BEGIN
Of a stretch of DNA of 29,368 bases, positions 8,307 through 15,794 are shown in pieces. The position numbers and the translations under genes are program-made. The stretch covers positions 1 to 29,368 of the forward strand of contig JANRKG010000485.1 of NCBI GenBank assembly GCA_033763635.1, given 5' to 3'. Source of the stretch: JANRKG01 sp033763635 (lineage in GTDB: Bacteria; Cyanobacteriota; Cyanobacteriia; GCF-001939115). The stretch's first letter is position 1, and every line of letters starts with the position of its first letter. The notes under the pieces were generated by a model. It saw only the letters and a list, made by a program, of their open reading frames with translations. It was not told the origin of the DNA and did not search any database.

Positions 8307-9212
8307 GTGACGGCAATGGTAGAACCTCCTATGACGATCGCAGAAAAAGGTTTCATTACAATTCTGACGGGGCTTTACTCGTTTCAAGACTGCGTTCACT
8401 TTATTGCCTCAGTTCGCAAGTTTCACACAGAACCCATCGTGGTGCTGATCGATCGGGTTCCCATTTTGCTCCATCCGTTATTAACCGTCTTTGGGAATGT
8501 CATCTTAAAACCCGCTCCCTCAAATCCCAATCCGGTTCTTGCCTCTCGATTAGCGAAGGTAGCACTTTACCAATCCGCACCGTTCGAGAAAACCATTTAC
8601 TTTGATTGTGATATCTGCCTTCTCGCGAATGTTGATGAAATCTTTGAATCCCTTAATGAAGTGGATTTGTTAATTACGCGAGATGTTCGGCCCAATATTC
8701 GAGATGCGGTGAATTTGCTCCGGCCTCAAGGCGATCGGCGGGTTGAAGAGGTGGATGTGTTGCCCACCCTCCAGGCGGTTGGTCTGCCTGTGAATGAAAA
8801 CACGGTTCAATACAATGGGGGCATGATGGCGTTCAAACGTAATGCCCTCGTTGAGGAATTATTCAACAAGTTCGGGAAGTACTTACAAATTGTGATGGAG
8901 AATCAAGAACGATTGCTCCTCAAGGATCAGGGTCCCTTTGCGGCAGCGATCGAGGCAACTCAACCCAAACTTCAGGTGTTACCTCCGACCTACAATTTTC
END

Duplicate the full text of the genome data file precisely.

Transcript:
Of a stretch of DNA of 29,368 bases, positions 8,307 through 15,794 are shown in pieces. The position numbers and the translations under genes are program-made. The stretch covers positions 1 to 29,368 of the forward strand of contig JANRKG010000485.1 of NCBI GenBank assembly GCA_033763635.1, given 5' to 3'. Source of the stretch: JANRKG01 sp033763635 (lineage in GTDB: Bacteria; Cyanobacteriota; Cyanobacteriia; GCF-001939115). The stretch's first letter is position 1, and every line of letters starts with the position of its first letter. The notes under the pieces were generated by a model. It saw only the letters and a list, made by a program, of their open reading frames with translations. It was not told the origin of the DNA and did not search any database.

Positions 8307-9212
8307 GTGACGGCAATGGTAGAACCTCCTATGACGATCGCAGAAAAAGGTTTCATTACAATTCTGACGGGGCTTTACTCGTTTCAAGACTGCGTTCACT
8401 TTATTGCCTCAGTTCGCAAGTTTCACACAGAACCCATCGTGGTGCTGATCGATCGGGTTCCCATTTTGCTCCATCCGTTATTAACCGTCTTTGGGAATGT
8501 CATCTTAAAACCCGCTCCCTCAAATCCCAATCCGGTTCTTGCCTCTCGATTAGCGAAGGTAGCACTTTACCAATCCGCACCGTTCGAGAAAACCATTTAC
8601 TTTGATTGTGATATCTGCCTTCTCGCGAATGTTGATGAAATCTTTGAATCCCTTAATGAAGTGGATTTGTTAATTACGCGAGATGTTCGGCCCAATATTC
8701 GAGATGCGGTGAATTTGCTCCGGCCTCAAGGCGATCGGCGGGTTGAAGAGGTGGATGTGTTGCCCACCCTCCAGGCGGTTGGTCTGCCTGTGAATGAAAA
8801 CACGGTTCAATACAATGGGGGCATGATGGCGTTCAAACGTAATGCCCTCGTTGAGGAATTATTCAACAAGTTCGGGAAGTACTTACAAATTGTGATGGAG
8901 AATCAAGAACGATTGCTCCTCAAGGATCAGGGTCCCTTTGCGGCAGCGATCGAGGCAACTCAACCCAAACTTCAGGTGTTACCTCCGACCTACAATTTTC